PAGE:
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Paragraph Structure,
Part Three: Sentence Variety—Adverbs

by Nann Dunne

A majority of writing experts stress the importance of tight, concise sentences, where concise means more precise rather than shorter. Delete flabby words and phrases to build clean sentences that make a stronger impression on the reader, smooth the progression of the story, and clarify the expression of ideas. Granted, some readers enjoy ornate, artistically embellished wording, but they are the minority. Today’s readers tend to be more impatient; they want to get to the substance of the story without wading through purple prose or being told how to interpret an action that can be understood from the situation.

The overused adverb, a part of speech ripe for deleting or changing, happens to be a favorite of many writers. Adverbs are divided into several different groups, depending on their use in the sentence. If you have a hankering to know the different types, visit the web sites noted at the end of this article.

To simplify, adverbs modify verbs, adjectives, or other adverbs. They answer the questions when, where, or how and often end in -ly. Though a -ly word sometimes nails the situation so perfectly anything else would weaken the sentence, writers need to take care in their use. They can be superfluous, and when -ly words are bunched close together within a paragraph or two, they muddy the writing.

Many -ly adverbs can be eliminated by transferring their descriptive intent to a stronger verb. Let’s revise a few examples to improve the strength of each sentence.

    1. She read the letter, sobbing heavily. Change to: As she read the letter, sobs wracked her body. (The original sentence is structurally poor. Is she or the letter sobbing heavily? If you try to fix it by putting "sobbing heavily" first, it sounds like she cried even before reading. Rewording the sentence solves the problem.)

    2. The bells rang happily as the children entered the church. Change to: Even the bells sounded happy as the children entered the church. (I stuck "sounded" in so a human could hear and be happy. Beware of attributing human responses to inanimate objects—or animals—unless you’re writing a children’s story, an allegory, or something just as lighthearted. Some authors tend to have "thinking" pets, but unless it’s carried throughout the story as a plot ploy, it’s considered amateurish. And so is the jumping back and forth with point of view that usually results.)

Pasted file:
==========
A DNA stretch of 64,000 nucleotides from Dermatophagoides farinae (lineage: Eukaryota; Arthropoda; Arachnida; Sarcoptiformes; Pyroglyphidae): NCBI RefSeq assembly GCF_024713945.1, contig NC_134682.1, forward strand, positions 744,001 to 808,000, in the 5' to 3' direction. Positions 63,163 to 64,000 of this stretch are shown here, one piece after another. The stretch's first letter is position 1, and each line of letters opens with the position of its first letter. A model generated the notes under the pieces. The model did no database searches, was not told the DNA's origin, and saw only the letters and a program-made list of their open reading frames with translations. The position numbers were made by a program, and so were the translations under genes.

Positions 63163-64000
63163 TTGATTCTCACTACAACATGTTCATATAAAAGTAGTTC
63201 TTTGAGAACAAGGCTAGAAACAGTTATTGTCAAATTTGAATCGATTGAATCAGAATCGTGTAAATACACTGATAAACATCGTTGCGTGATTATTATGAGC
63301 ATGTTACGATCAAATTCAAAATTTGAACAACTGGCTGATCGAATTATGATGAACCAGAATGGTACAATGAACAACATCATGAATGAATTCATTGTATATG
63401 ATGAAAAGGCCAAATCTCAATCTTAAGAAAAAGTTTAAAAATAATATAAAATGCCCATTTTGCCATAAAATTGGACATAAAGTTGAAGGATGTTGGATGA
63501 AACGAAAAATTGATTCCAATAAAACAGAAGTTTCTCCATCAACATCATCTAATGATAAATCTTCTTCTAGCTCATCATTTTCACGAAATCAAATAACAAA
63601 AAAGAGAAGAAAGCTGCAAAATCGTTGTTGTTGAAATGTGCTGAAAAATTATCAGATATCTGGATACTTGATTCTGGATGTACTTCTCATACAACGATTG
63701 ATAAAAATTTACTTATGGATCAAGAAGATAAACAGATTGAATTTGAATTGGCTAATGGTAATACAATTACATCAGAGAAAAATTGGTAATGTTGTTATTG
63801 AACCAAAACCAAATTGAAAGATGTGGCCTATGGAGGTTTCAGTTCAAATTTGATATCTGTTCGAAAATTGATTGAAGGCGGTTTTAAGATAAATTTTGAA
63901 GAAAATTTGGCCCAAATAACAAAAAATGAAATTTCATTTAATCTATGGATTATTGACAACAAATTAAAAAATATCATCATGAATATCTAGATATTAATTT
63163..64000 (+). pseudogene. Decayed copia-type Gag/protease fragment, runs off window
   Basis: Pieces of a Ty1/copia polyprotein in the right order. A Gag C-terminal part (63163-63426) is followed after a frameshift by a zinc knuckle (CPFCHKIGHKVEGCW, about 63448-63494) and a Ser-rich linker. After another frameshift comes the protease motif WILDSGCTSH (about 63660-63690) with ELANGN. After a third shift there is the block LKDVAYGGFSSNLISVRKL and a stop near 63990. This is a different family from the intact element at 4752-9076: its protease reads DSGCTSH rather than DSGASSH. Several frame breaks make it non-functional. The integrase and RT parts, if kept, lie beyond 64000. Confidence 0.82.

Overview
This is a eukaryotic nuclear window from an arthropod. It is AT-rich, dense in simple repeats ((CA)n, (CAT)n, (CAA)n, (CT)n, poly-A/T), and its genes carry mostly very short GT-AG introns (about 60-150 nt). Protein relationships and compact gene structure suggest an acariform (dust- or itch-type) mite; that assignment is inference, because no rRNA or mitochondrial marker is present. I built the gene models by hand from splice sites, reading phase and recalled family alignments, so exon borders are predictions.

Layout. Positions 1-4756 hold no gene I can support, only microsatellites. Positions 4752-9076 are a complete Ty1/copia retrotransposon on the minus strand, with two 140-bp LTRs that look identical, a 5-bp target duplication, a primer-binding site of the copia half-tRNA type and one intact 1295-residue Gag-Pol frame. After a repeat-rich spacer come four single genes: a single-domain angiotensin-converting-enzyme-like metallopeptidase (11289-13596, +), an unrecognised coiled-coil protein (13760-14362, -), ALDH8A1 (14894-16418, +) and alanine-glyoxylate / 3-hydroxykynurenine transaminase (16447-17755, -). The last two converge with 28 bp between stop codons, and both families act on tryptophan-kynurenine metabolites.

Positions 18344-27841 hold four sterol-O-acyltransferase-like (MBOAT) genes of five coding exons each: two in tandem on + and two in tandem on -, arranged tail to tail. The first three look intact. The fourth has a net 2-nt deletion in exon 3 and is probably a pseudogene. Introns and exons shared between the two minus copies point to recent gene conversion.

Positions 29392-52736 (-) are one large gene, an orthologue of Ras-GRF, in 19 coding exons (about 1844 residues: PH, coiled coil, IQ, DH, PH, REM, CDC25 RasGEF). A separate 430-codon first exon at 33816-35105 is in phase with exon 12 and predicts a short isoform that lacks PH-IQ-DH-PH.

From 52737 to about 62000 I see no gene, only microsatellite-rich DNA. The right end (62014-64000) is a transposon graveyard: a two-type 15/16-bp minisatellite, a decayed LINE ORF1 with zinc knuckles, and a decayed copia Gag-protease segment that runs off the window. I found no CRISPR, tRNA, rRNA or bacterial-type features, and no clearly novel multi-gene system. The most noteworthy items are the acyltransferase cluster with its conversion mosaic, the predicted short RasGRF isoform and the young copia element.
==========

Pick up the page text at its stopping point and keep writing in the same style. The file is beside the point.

3. In just a little while now, he would walk stoically to the gallows. Change to: Soon he would face the gallows with his chin held high.

    4. Traffic moved slowly. Change to: Traffic crawled. Or: Traffic inched. (Both of these verbs are well-worn in this situation. How about: Traffic stuttered along.)

Another misuse that tends to creep into the unsuspecting writer’s prose is tacking on adverbs to tell the reader how to interpret or react to a situation that is already clear. For example:

    1. "Stay out!" Mary shouted furiously, angrily throwing a vase toward the door.

    Readers know she’s furious. Readers know she’s angry. (Readers even know she shouted, but we’ll leave that in.) So let’s rewrite to:

    "Stay out!" Mary shouted and hurled a vase toward the door. If the writer has set the scene properly, the reader knows the rest without being led there by the hand. And if the dialogue has been set up so the reader knows Mary is speaking, the writer can leave out "shouted." Write: "Stay out!" A vase hurtled toward the door.

    2. Her eyes filled with tears. "Please don’t tell me that," she begged emotionally.
    Readers know she’s emotional. Readers know she’s begging. Readers don’t need—or want—to be inundated. Rewrite: Her eyes filled with tears. "Please don’t tell me that."

    3. He stomped noisily into the house.
    Can anyone stomp quietly? Delete! Write: He stomped into the house.

Get the idea? Maybe some readers like to have scenes spelled out, interpreted, and spoon-fed to them. Most people are more independent. They want to absorb the nuances of the story and figure out things for themselves. That’s how they make it theirs.

When your editor "slashes and burns," understand she’s urging you toward more professional writing. Be grateful, not irritated.

Other common adverbs that don’t end in -ly can be just as bothersome. Words such as: now, that, just, in fact, soon, also, too, even, etc., deserve a second look to decide how necessary they are to the sense of the sentence. When the sentence sounds all right without them, delete.

Slap down your initial choice of words on the first draft, but work your brain as you revise. Doing away with unnecessary adverbs can be a challenge to the writer as she scrabbles for more active descriptions. But her writing will improve, the publisher will welcome the professionalism, and the reader will keep buying her books. Hopefully. (Hey, that’s an -ly adverb, folks. But it adds a little pizzazz, don’t you think? Sometimes an adverb hits the mark.)

To learn all about adverbs, go to or; the latter site thoroughly explains adverbs and adverbial phrases and includes helpful quizzes.
© 2004, Nann Dunne
Excerpted from Nann Dunne's Fiction-Editing Handbook
(a work in progress)

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